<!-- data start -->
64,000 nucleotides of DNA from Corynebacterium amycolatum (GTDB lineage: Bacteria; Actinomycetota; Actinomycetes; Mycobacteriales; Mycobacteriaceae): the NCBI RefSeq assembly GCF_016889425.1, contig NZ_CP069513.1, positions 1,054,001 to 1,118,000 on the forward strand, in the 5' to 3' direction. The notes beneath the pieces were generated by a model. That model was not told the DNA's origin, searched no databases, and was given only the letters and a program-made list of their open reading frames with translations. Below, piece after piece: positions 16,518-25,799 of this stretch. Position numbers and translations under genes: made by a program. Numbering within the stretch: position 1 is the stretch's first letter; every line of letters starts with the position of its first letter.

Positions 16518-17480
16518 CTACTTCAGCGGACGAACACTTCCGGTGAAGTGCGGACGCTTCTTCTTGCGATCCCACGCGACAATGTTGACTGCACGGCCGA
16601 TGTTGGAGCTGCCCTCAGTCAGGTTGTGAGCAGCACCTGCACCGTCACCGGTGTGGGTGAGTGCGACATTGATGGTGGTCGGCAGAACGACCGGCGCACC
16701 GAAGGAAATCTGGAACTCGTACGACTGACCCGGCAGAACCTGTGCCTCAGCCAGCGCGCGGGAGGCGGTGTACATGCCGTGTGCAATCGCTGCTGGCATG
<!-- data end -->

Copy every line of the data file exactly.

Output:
64,000 nucleotides of DNA from Corynebacterium amycolatum (GTDB lineage: Bacteria; Actinomycetota; Actinomycetes; Mycobacteriales; Mycobacteriaceae): the NCBI RefSeq assembly GCF_016889425.1, contig NZ_CP069513.1, positions 1,054,001 to 1,118,000 on the forward strand, in the 5' to 3' direction. The notes beneath the pieces were generated by a model. That model was not told the DNA's origin, searched no databases, and was given only the letters and a program-made list of their open reading frames with translations. Below, piece after piece: positions 16,518-25,799 of this stretch. Position numbers and translations under genes: made by a program. Numbering within the stretch: position 1 is the stretch's first letter; every line of letters starts with the position of its first letter.

Positions 16518-17480
16518 CTACTTCAGCGGACGAACACTTCCGGTGAAGTGCGGACGCTTCTTCTTGCGATCCCACGCGACAATGTTGACTGCACGGCCGA
16601 TGTTGGAGCTGCCCTCAGTCAGGTTGTGAGCAGCACCTGCACCGTCACCGGTGTGGGTGAGTGCGACATTGATGGTGGTCGGCAGAACGACCGGCGCACC
16701 GAAGGAAATCTGGAACTCGTACGACTGACCCGGCAGAACCTGTGCCTCAGCCAGCGCGCGGGAGGCGGTGTACATGCCGTGTGCAATCGCTGCTGGCATG